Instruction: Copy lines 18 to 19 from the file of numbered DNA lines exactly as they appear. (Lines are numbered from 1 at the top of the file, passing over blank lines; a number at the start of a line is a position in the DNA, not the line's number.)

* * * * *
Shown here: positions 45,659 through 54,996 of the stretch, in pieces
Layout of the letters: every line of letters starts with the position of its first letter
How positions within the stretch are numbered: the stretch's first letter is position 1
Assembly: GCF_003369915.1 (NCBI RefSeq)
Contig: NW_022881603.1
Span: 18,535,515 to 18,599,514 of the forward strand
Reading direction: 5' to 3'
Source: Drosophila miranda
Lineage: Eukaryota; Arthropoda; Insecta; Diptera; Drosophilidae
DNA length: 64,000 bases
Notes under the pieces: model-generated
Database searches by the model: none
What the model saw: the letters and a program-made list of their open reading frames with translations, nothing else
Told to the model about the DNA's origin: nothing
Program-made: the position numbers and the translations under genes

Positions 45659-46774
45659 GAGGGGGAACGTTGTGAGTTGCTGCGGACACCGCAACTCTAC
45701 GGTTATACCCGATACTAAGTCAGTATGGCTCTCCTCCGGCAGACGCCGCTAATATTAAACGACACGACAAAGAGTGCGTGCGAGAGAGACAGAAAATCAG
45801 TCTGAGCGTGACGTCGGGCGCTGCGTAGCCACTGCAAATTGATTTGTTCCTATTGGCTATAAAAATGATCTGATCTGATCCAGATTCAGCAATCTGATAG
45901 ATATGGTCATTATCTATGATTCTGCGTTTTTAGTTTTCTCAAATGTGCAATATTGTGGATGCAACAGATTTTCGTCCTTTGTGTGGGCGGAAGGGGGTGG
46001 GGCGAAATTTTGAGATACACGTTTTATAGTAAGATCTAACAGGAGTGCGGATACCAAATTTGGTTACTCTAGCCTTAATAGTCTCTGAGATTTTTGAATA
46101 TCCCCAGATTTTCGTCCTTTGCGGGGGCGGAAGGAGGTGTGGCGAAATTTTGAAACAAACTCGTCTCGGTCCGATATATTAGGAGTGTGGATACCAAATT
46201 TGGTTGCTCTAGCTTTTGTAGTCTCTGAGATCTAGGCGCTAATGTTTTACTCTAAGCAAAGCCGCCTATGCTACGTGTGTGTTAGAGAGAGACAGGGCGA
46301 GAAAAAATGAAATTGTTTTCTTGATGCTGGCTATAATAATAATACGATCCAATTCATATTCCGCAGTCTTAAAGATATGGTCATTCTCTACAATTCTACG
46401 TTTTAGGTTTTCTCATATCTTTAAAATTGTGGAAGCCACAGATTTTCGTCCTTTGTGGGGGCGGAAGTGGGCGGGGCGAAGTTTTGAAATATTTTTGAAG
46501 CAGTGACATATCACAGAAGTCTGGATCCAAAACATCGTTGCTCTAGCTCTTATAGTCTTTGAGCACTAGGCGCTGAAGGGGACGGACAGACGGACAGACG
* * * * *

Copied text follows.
45701 GGTTATACCCGATACTAAGTCAGTATGGCTCTCCTCCGGCAGACGCCGCTAATATTAAACGACACGACAAAGAGTGCGTGCGAGAGAGACAGAAAATCAG
45801 TCTGAGCGTGACGTCGGGCGCTGCGTAGCCACTGCAAATTGATTTGTTCCTATTGGCTATAAAAATGATCTGATCTGATCCAGATTCAGCAATCTGATAG